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Virus fear over 9,000 returnees to Thailand, among whom are 500 Cambodians

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Migrant workers from Thailand being briefed by provincial and health officials after crossing back into Cambodia before Khmer New Year. AKP

Thailand has expressed concerns over the return of up to 9,000 workers after April 30, among whom are an estimated 600 Cambodians.

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The returnees comprise nationals from 14 countries and Thailand is  facing new challenges as almost 9,000 nationals from 14 countries will also be returning home after April 30.

The estimated 9,000 who will return to Thailand after April 30 are 786 from Australia; 600 each from New Zealand, India and Myanmar; 500 each from Cambodia and Indonesia; 400 from South Korea; 335 from the United Arab Emirates; 331 from the Philippines; 290 from Saudi Arabia; 280 from Japan; 160 from the Maldives; and 40 from Sri Lanka.

While the Interior Ministry has prepared 796 quarantine facilities nationwide with 20,941 beds, the mass influx of returnees is renewing fears about the capacity for the public health system to manage.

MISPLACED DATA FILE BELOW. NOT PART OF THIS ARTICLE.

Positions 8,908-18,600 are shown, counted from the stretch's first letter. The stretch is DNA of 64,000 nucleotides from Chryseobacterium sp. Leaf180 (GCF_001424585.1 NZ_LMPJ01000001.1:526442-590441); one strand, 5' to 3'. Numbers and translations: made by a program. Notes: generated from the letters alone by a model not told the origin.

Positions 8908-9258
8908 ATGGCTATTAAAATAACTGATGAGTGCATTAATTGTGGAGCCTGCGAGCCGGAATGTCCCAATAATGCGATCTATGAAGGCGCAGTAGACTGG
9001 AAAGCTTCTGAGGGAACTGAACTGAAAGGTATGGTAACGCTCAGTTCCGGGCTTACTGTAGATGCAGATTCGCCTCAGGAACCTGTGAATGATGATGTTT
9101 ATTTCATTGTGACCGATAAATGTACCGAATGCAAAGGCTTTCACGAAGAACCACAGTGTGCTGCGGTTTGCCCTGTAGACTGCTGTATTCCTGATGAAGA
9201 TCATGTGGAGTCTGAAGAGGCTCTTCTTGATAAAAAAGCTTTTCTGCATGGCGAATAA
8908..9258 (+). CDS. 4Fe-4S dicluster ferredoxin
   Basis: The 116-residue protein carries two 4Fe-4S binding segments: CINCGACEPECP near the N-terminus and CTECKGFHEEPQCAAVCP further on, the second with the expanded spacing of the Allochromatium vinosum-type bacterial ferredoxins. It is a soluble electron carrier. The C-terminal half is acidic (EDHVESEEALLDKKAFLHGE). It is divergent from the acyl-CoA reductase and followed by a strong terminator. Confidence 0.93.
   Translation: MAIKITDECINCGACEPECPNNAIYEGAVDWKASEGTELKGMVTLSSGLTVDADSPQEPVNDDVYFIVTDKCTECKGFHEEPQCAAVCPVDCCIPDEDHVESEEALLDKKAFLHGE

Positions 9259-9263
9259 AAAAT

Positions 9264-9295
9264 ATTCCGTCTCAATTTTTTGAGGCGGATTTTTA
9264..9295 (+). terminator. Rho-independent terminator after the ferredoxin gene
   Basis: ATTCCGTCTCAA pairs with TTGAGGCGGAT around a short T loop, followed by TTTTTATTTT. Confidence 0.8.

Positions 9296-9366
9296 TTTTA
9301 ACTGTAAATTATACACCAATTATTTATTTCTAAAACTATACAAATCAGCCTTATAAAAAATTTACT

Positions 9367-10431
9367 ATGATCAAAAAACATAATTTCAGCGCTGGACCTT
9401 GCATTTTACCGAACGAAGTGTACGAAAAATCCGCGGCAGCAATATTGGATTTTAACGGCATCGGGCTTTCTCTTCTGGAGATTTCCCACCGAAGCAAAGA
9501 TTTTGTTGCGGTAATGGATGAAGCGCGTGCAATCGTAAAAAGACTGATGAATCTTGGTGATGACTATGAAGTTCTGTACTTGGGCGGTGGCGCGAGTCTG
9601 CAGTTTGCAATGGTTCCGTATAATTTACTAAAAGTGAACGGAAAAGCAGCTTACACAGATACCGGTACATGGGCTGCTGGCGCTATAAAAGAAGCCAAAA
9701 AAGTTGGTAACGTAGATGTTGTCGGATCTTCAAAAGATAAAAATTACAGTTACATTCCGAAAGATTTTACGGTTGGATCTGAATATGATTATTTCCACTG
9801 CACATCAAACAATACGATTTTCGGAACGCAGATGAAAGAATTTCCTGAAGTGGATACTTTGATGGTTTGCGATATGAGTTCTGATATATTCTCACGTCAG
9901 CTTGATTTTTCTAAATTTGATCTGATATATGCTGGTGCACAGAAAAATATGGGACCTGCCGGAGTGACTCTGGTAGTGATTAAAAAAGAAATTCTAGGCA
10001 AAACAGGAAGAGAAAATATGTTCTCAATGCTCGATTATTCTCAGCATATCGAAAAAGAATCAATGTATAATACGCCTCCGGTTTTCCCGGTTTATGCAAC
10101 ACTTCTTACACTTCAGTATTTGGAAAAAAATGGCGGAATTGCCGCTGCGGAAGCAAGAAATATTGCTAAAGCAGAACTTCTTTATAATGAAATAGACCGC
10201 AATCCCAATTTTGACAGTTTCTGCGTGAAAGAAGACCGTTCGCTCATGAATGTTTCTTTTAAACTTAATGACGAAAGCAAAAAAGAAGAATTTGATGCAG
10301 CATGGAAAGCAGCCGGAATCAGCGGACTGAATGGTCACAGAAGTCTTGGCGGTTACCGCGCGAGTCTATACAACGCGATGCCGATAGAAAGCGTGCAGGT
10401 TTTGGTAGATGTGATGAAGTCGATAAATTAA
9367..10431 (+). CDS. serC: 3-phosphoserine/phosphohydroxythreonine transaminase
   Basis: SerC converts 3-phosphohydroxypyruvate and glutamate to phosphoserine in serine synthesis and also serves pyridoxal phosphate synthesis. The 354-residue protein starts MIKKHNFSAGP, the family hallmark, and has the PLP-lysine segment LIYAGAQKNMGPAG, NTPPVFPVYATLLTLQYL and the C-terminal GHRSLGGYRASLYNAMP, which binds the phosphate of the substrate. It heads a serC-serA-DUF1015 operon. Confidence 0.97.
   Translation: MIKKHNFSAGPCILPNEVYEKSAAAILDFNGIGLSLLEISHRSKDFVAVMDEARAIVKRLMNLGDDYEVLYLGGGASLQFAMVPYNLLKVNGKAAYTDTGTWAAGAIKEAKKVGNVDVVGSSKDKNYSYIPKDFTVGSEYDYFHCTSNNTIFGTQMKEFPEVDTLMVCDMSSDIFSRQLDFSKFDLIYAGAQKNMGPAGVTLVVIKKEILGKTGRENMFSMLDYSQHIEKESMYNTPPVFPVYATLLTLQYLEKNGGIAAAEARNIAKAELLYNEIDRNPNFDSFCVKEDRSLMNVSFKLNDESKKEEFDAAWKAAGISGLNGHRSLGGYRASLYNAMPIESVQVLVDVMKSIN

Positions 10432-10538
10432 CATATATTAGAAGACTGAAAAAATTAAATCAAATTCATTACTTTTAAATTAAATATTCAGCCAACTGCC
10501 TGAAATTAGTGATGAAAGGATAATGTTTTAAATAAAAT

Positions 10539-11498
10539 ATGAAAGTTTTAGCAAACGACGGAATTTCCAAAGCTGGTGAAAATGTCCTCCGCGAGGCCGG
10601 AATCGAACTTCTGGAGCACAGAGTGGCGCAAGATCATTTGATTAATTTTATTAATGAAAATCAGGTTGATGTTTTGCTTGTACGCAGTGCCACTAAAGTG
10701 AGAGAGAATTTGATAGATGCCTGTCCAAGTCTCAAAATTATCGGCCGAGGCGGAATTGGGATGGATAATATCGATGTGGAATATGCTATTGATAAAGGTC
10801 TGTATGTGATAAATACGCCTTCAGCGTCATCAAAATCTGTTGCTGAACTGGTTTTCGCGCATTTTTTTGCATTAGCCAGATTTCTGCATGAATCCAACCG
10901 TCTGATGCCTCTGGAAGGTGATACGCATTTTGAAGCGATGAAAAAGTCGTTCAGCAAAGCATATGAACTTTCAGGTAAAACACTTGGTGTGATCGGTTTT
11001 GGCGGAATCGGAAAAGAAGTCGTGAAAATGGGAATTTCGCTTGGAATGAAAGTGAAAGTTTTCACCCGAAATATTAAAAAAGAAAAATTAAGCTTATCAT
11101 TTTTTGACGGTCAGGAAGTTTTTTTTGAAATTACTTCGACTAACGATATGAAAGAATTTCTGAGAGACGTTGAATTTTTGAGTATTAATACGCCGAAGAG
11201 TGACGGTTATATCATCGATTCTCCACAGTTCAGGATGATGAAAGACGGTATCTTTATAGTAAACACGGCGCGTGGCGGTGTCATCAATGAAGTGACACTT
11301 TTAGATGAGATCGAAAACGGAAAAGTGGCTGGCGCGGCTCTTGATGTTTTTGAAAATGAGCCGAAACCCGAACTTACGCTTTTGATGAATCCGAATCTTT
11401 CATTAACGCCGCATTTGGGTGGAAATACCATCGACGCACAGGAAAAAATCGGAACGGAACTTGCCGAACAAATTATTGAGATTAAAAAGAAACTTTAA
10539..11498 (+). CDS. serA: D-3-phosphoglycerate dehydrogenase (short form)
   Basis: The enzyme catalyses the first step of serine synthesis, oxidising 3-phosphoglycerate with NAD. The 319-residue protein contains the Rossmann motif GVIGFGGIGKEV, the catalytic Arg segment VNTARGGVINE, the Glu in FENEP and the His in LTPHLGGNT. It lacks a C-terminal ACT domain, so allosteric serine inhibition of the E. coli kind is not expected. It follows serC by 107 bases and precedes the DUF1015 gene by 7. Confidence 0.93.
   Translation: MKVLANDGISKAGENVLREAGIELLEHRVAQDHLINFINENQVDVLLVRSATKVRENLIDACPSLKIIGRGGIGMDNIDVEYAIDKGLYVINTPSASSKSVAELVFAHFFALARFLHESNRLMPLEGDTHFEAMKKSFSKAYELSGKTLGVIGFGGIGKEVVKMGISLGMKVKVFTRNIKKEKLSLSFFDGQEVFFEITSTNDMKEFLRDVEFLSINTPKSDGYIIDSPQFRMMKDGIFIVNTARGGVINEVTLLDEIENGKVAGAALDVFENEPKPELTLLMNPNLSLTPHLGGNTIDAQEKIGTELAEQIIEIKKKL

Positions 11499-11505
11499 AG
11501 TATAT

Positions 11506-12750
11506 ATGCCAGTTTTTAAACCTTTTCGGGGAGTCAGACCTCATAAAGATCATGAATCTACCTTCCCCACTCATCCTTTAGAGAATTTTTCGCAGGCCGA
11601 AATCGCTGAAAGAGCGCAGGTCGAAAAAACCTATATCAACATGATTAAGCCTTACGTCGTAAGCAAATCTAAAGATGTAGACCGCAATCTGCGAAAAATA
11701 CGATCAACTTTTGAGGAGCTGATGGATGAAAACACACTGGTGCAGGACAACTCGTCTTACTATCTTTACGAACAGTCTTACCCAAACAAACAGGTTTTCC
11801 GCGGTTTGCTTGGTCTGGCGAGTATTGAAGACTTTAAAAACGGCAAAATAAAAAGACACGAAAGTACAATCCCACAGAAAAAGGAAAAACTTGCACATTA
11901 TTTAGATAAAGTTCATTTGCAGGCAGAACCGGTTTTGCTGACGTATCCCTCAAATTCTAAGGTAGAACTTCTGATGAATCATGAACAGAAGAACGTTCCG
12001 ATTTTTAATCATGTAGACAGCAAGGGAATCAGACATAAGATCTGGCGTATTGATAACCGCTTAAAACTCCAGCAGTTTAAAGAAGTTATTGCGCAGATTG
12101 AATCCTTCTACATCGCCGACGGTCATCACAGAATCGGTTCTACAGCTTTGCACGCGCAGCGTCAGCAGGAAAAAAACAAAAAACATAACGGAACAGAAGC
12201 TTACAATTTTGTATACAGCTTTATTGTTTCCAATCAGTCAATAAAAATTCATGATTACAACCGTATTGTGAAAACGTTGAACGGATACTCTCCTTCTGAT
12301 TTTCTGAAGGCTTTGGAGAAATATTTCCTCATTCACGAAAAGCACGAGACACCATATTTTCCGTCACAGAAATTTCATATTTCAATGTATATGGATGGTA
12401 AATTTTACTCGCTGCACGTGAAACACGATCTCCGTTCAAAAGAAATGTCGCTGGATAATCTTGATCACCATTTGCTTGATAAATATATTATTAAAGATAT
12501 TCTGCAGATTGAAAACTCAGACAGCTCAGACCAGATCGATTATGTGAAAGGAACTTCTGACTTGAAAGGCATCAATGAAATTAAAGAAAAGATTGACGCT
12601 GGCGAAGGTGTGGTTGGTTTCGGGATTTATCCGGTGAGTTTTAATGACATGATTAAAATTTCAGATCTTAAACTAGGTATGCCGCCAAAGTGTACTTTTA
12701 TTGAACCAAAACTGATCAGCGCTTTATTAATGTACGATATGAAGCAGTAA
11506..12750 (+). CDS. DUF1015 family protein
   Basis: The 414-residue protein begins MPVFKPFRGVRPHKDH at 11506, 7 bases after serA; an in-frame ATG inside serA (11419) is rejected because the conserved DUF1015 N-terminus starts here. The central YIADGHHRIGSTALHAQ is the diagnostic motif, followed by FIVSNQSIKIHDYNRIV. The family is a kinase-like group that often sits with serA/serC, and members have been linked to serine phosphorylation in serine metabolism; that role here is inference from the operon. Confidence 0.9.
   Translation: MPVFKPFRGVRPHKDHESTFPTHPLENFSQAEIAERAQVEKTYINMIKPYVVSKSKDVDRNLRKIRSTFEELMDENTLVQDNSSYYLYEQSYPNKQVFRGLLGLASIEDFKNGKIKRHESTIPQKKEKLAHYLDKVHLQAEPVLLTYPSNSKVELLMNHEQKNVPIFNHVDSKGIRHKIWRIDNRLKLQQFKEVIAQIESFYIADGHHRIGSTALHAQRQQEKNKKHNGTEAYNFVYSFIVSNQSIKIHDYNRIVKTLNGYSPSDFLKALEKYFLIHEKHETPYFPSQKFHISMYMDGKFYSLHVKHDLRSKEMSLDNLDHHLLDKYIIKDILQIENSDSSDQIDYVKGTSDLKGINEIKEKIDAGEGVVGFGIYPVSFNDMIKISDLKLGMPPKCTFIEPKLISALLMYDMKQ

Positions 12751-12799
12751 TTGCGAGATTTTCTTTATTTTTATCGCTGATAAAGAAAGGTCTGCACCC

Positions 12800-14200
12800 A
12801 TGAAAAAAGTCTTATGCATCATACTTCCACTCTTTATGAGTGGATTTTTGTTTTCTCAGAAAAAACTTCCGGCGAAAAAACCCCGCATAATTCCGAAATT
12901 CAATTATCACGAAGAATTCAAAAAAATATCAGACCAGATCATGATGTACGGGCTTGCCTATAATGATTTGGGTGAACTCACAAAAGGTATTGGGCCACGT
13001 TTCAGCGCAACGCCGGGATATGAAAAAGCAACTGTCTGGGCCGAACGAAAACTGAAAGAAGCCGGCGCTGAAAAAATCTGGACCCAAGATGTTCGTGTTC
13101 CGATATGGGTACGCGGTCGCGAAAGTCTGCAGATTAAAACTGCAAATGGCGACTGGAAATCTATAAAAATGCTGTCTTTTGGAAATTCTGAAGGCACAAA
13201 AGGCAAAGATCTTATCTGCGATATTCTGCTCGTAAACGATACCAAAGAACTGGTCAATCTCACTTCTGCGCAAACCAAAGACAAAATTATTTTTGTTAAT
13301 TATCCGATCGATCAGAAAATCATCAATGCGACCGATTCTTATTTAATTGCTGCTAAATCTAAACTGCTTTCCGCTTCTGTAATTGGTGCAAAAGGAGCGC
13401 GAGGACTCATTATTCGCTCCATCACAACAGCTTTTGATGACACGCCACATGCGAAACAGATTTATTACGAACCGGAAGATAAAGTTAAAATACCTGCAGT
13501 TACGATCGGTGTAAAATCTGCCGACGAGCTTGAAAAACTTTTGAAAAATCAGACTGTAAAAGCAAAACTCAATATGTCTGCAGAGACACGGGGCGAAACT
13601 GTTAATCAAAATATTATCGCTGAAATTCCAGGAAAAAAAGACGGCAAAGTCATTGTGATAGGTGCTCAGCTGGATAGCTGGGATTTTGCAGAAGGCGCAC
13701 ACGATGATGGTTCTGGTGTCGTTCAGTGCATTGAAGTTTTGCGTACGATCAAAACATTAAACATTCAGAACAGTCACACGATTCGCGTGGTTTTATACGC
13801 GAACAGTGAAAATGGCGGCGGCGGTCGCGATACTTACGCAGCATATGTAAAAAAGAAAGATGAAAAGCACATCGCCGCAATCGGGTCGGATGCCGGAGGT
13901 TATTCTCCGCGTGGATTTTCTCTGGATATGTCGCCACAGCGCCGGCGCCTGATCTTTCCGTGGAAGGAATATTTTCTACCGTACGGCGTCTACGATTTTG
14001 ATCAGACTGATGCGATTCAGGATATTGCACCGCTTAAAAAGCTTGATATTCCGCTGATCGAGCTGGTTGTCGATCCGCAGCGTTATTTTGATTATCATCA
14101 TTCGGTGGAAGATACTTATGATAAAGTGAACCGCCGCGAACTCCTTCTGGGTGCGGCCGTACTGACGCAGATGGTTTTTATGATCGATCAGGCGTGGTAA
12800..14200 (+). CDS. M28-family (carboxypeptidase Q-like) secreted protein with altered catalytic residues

“All the returnees cannot enter Thailand en masse because there are not enough medical officials to take care of them,” Taweesilp Visanuyothin, spokesman for the Centre for Covid-19 Situation Administration (CCSA), told media in Saturday daily press briefing.

The government understands their needs and feelings, but at the same time, it is required to regulate the arrival of people from abroad, he said.

As of now, medical staff have to take care of the 2,339 returnees who are currently being kept under state quarantine for 14 days.

Meanwhile approximately 8,998 Thais set to return have already registered with the Ministry of Foreign Affairs.

The largest group, 1,950, will arrive from the United States, which has the highest confirmed number of cases and fatalities.

Those numbers do not include 8,000 Thai workers coming from Malaysia who registered to enter Thailand by five border checkpoints in the South.

While the government opened the border passes on Saturday, only several hundred people have been allowed in at a time to avoid overcrowding.

“Border checkpoints in the South are the busiest with the number of returnees reaching 987,” deputy army spokesperson Col Sirichan Ngathong said yesterday, referring to the two-day record over the weekend.

The army is stepping up its inspections along the border to prevent some Thai citizens from covertly crossing back into the country, she said.

At Sungai Kolok border checkpoint in Narathiwat alone, 559 people did not receive permission to re-enter from the Thai embassy or consulate in Malaysia, nor do they possess travel documents, officials said, adding they are subject to a fine of 800 baht each. Bangkok Post

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